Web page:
The main plaintiff in the case expropriation of YPF is he Burford vulture backgroundwhich is about to close the best deal in its history. As Ámbito revealed some time ago, orOriginally, the fund specialized in litigating around the world in cases like that of YPF, had bought 70% of the case; and currently holds 30%, having placed the rest of the cause to private investors (in principle about 10 mutual investment funds). The 40% that had already been sold was placed at different moments in the progress of the case and as the current moment approached, its price increased, granting it to Burford (a specialist in managing the supply and demand times of the cases he is litigating). ), extraordinary profits.
The CEO and founder in 2009 is former Vice President of Legal Affairs at Time Warner, Christopher Bogart, leader of an army of 350 lawyers and legal experts. A graduate of the University of Western Ontario School of Law, Bogart today has offices in Chicago, Washington, Singapore, Sydney, Hong Kong and Dubaiin addition to London and New York, where Burford is listed. His strategy, as he does in the case of the nationalization of YPF, is “buying” judgments. It finances litigation and then keeps part of the profits.
According to Bogart’s admission, since 2009 his fund has generated US$2.2 billion in investment returns from carrying out sentences, equivalent to an average rate of 88% per trial, but it has US$4.6 billion in sentences from ongoing cases. .
In the YPF case, Burford claims for the alleged damages that the payment to the Spanish Repsol caused to the remaining 49% of the oil company’s shareholders, after the nationalization of 2012. That money would go, in part (about US$1,000 million of the US$3,000 million it demands) to the coffers of the Burford fund. It’s still a mystery (although there are all kinds of suspicions) about who owns the rights to the other millions of dollars that the country will have to liquidate. Some of these speculations speak of strong (and very serious) local political ties of the owners of the shares that claim the rights to that money.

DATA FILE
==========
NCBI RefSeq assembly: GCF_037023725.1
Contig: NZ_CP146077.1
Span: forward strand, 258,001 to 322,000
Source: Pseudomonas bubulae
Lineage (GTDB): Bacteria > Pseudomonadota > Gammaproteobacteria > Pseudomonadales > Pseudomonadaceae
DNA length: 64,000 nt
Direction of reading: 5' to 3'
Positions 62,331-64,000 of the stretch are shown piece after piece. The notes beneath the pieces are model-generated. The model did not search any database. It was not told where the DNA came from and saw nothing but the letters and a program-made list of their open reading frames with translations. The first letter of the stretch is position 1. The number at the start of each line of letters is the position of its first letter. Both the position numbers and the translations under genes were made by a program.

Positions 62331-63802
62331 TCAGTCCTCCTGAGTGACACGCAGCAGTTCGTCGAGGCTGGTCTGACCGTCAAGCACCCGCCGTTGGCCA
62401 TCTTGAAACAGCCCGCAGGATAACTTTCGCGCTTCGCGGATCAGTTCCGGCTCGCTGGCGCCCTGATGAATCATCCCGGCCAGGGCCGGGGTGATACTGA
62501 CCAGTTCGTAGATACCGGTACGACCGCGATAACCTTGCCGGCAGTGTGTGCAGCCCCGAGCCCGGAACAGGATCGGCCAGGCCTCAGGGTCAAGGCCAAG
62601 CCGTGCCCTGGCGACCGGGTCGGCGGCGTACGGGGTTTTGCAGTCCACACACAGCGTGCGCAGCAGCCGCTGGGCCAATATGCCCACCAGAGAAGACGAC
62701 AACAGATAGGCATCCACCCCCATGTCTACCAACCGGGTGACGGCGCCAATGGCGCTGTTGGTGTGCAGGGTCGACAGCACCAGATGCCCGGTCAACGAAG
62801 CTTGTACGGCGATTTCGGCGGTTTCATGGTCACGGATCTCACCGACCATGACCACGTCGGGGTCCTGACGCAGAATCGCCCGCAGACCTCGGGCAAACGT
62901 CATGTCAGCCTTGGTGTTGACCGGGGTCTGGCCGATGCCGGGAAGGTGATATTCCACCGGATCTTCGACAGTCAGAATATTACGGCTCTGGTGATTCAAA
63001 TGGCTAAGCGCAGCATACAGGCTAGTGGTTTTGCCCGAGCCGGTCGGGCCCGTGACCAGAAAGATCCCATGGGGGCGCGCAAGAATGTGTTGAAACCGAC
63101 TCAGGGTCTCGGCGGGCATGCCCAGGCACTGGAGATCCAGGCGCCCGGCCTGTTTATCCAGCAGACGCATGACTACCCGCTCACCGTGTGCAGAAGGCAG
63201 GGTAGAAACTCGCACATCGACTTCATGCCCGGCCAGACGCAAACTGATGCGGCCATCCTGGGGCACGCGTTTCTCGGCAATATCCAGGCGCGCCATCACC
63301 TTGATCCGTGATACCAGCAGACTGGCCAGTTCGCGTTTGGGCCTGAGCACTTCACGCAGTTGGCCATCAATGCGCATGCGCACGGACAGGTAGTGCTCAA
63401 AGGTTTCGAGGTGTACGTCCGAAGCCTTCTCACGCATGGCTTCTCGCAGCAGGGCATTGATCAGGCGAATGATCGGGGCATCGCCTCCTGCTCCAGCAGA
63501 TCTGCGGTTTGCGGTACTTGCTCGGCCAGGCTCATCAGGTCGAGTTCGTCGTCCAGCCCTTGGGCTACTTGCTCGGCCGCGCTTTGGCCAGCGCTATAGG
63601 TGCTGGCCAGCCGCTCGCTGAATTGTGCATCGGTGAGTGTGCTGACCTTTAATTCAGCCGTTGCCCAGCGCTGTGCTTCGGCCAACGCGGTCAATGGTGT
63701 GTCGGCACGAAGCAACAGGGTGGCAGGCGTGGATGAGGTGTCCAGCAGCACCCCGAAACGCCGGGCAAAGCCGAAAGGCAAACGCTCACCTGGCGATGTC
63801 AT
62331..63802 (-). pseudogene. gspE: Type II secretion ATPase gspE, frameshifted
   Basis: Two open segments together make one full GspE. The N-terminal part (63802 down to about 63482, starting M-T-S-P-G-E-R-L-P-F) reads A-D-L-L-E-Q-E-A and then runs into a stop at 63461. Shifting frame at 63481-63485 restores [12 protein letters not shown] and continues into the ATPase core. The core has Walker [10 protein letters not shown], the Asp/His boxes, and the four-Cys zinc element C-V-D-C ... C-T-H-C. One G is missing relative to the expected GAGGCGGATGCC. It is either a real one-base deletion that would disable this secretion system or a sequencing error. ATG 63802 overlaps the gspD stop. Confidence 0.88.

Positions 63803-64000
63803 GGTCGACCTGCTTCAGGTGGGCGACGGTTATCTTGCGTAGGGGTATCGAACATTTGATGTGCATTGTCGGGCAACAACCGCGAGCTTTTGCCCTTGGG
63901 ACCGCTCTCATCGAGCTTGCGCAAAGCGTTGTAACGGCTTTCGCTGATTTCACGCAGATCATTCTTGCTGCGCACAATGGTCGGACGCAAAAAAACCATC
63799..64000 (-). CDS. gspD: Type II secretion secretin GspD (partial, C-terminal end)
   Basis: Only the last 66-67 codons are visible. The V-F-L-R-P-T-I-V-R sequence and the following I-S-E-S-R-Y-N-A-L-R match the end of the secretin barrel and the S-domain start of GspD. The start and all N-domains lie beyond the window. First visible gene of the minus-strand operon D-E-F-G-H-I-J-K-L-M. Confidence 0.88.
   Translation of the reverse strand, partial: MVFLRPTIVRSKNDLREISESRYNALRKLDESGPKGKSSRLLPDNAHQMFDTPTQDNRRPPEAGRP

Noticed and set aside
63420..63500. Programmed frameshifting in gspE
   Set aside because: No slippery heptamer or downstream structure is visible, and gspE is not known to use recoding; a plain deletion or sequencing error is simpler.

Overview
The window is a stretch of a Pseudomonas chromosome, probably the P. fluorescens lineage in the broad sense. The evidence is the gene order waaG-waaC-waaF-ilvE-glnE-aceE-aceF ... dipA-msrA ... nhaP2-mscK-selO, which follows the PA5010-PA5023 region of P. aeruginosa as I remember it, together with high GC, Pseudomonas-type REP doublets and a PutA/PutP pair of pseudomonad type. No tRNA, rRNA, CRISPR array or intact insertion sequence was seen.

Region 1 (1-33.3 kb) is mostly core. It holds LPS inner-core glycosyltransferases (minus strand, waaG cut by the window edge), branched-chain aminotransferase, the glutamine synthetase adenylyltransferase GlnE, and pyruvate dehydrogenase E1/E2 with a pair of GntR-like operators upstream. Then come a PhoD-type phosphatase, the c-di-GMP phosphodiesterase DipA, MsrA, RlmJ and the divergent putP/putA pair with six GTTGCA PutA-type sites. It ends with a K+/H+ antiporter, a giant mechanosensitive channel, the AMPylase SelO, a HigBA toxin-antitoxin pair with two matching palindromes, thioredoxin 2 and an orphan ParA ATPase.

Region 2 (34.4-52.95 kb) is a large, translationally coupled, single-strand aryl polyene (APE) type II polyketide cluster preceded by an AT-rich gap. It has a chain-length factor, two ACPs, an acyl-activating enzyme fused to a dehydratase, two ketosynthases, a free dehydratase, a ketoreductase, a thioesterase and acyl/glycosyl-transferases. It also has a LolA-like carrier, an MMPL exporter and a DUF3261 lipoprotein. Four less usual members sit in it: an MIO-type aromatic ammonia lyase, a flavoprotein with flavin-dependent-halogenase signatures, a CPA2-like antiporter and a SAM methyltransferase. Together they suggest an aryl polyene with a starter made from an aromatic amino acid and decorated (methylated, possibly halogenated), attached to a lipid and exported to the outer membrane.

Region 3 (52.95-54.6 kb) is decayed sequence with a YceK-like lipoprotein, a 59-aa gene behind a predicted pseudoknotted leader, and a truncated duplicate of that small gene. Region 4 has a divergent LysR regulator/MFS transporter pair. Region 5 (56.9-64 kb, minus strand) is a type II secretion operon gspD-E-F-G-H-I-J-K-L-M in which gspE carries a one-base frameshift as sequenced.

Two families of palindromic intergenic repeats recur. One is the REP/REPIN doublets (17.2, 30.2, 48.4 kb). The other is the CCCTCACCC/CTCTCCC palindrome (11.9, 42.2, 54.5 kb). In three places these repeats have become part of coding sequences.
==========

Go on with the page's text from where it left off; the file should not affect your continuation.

The lawsuit was initiated for the expropriation of the majority of the oil company’s shares, but in the name of the Spanish companies Petersen Energía and Petersen Inversora, two companies today in bankruptcy, opened by the Petersen Group in the days when it was a partner for 25% of YPF and since former president Néstor Kirchner made them enter as part of the oil company.
The Petersen Group today is absolutely outside the claim and the rights to collect, a situation that is judicially clarified in the Spanish justice system and recognized by the Burfords themselves who gave up claiming against Petersen. The big mystery, for now, in this mega-case is who Burford’s partner in the claims is. This person (or persons) or companies will receive, with Argentina’s defeat in the trial, billions of dollars that the country will have to pay them.
The case is based on Burford’s claim for the way in which the oil company was nationalized without carrying out a Public Acquisition Offer (OPA), as contained in the statute defined in 1993 during the privatization promoted during the presidency of Carlos Menem. There, the country undertook on the New York Stock Exchange that any subsequent acquisition operation of a portion of the Argentine oil company would require an offer to be made for all the shares on the market.
To add mystery to the case, in June 2020 Burford announced to its shareholders the sale of 15% of the lawsuit for US$66 million. In that operation, The English capital fund specialized in filing lawsuits after failed renationalizations, the valuation applied to the case was US$440 million, instead of the US$3,000 claimed in the United States courts.
Burford is not a specialist in financial investments (much less in the energy or oil world), but his specialty is mega-trials for million-dollar lawsuits, in general, to bankrupt companies or bankrupt companies that have undefined previous lawsuits and that need cash to face its closure or bankruptcy.